EDITOR'S NOTE

Time for a meaningful change

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Welcome to another edition of South Africa’s favourite business monthly, as we settle into the Ramaphosa era, with the changing of the guard in many ministries giving business the hope of a better relationship with the government and economic development, which was strained under the previous regime.

Our new President, by bringing in some of the all-star Ministers from the past like Pravin Gordhan, Nhlanhla Nene, Jeff Radebe and Naledi Pandor into key positions, has certainly created a fresh buzz in the air, especially in the renewable energy sector, which has been in stalemate over the non-signing of the next round of the renewable energy programme.

Thankfully, the new Energy Minister, Jeff Radebe is pushing the process along once again, albeit with some resistance from the mining trade unions. I think it is shortsighted and anti-environmental to try to stop the roll-out of more renewable energy (RE). I understand that the unions are trying to save jobs in the coal sector, which would be affected if more RE appears on the grid.

But that would be the only reason. In the long term, this is inevitable and the unions should rather adapt and promote the re-skilling of miners to do work in the flourishing renewable energy sector. So, instead of losing thousands of jobs, rather re-direct some of the talent into new, emerging industries.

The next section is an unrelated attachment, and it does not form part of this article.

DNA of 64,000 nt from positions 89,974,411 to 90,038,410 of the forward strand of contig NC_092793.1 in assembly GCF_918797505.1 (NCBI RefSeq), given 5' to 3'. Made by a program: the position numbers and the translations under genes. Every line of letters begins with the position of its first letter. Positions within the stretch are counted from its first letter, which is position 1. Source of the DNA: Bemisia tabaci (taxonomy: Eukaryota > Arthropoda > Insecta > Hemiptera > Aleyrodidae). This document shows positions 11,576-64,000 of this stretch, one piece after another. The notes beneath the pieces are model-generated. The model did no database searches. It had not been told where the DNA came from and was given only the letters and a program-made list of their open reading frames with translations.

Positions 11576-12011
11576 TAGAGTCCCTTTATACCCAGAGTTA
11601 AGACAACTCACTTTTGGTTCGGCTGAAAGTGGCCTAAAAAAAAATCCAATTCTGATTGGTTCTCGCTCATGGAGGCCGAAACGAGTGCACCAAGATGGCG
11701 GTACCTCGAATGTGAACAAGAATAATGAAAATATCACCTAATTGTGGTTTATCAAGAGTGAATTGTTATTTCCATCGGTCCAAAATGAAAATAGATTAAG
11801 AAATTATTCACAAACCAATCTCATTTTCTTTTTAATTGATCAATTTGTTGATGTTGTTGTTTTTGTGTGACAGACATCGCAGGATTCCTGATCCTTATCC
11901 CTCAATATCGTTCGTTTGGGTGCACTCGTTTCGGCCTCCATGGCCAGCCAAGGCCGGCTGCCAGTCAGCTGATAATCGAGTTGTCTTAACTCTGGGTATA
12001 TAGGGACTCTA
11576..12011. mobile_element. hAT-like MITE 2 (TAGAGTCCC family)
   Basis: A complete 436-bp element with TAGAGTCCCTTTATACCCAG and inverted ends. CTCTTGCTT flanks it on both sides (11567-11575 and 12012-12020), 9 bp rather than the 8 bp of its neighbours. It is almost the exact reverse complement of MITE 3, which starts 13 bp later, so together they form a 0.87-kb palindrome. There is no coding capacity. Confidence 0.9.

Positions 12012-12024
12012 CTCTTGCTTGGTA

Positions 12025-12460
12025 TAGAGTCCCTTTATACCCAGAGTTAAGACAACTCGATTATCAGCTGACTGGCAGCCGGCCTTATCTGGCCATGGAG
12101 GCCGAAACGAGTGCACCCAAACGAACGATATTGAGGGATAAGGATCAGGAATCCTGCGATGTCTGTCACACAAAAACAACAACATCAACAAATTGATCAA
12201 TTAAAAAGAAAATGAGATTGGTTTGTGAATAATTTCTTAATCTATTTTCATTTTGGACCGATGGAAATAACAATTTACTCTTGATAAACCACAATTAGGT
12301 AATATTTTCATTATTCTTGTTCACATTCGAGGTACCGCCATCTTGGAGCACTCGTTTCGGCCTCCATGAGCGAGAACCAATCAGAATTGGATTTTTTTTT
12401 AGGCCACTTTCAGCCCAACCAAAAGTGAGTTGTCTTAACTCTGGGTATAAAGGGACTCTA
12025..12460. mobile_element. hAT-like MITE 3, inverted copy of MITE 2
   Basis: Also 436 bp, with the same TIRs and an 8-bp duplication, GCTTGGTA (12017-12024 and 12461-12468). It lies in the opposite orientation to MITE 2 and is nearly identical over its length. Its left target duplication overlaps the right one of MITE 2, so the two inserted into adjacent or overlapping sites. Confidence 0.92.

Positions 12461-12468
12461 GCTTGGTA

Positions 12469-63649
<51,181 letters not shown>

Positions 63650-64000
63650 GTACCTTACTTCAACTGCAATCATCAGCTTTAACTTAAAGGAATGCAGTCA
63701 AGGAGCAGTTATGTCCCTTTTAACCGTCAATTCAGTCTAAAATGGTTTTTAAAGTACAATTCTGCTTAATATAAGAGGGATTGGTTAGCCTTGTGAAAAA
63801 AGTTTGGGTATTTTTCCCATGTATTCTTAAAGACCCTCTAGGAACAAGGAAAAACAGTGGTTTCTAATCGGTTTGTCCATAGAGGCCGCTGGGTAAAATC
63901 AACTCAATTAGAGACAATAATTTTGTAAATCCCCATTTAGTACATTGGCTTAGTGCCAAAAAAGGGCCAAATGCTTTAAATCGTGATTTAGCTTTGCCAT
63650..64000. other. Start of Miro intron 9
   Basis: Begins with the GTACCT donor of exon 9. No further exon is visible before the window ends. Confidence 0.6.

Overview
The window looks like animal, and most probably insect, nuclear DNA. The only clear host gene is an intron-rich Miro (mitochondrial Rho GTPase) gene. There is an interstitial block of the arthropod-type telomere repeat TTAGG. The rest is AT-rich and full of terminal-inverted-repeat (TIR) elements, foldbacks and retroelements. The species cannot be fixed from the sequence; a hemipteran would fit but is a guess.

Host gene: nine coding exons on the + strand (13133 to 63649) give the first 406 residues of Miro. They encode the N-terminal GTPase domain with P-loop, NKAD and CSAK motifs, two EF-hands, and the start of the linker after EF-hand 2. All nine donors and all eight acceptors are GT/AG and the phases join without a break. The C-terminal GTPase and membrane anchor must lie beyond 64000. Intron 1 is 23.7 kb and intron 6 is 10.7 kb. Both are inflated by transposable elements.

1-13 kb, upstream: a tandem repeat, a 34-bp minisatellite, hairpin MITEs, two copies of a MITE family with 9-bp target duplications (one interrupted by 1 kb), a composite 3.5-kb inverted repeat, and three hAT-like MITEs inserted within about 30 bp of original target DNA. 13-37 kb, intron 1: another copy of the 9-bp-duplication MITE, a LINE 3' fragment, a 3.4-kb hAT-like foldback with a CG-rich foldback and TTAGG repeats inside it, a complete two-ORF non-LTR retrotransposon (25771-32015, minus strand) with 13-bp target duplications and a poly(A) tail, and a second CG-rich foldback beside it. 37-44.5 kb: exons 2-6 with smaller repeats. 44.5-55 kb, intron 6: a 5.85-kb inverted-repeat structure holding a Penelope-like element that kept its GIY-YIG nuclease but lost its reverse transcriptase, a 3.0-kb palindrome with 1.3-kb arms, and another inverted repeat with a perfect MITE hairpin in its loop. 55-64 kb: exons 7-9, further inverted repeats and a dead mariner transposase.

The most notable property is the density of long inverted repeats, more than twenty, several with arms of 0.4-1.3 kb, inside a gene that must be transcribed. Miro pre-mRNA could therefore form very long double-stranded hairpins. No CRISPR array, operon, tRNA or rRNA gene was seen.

Anybody who has driven through Gauteng recently will know that the smog from coal-fired power stations is one of the main pollutants of the air, with a negative effect on the climate, food security and people’s health.

What I find telling is when I went to watch the Proteas play the Aussies at Newlands Cricket Ground, one of the advertisers was from Australia. And the electronic billboard at the side of the field said something like, ‘Coal is our future in Australia’—which was presumably sponsored by the Australian mining authority. One thinks that Australia is an advanced country, but in terms of outlook, they are often in the dark ages.

They are also grappling with environmental issues and a fine balancing act between big business and Mother Nature. And their Home Affairs Minister, Peter Dutton, offering South African farmers a fast-track visa is below the belt, trying to pinch vital skills in a time when we need to hold onto the talent, while developing an inclusive culture and economy.

This ties in with the whole land issue, which has arguably been used as a political tool ahead of the next general election. But it does raise important points that need to be discussed and debated, as South Africa’s land legacy is fraught with some people taking more than they are entitled to, which is the catalyst for discontentment, according to Thuli Madonsela..

This is the time for true nation-building and a meaningful change for the men and women on the street, and not for a PR campaign.

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